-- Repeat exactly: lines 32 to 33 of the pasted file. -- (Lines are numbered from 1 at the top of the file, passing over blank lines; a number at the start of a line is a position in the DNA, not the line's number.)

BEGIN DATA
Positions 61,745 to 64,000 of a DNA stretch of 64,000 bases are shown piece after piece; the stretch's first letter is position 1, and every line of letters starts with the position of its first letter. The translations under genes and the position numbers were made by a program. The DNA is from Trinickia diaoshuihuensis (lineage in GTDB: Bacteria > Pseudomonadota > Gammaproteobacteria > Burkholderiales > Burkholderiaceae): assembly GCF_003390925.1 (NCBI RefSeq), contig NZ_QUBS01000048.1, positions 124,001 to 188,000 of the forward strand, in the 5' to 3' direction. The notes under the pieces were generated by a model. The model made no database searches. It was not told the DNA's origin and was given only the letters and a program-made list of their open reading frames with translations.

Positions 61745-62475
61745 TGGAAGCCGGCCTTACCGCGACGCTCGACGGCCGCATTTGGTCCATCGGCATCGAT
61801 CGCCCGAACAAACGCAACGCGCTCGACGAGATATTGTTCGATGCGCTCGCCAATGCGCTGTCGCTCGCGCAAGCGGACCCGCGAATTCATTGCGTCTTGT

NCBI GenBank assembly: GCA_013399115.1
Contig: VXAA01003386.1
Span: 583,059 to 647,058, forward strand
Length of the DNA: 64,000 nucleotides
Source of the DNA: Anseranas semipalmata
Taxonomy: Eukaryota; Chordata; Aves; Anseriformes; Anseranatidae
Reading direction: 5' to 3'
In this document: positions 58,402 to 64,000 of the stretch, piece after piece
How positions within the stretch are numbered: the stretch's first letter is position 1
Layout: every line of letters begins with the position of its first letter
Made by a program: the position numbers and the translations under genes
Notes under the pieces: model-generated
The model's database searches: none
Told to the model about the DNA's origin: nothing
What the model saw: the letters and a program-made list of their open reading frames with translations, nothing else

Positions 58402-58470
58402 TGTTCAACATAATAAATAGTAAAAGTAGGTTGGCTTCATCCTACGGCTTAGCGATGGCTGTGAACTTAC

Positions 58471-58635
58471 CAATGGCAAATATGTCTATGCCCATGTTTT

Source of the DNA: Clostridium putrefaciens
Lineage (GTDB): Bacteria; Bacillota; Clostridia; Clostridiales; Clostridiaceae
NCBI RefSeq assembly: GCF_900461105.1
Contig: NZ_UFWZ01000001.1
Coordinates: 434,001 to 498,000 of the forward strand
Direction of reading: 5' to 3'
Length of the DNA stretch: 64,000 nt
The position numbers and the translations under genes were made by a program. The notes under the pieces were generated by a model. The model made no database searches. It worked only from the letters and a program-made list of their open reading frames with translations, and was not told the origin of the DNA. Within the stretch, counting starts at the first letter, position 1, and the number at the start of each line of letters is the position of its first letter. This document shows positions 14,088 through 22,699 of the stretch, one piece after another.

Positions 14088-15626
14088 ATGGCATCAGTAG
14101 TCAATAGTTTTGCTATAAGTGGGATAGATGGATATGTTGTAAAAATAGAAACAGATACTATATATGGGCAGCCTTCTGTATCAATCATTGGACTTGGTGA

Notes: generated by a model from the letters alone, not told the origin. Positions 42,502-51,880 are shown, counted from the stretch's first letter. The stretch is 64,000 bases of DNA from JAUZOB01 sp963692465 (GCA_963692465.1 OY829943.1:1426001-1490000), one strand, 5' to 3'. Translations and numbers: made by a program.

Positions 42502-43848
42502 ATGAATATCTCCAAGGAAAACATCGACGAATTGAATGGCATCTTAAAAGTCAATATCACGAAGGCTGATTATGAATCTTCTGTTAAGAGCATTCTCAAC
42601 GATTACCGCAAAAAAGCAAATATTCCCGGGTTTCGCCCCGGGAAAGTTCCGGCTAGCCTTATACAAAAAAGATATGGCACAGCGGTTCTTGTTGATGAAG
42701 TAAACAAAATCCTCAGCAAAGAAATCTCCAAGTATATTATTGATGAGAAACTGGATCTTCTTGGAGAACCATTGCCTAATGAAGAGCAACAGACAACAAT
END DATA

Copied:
Positions 14088-15626
14088 ATGGCATCAGTAG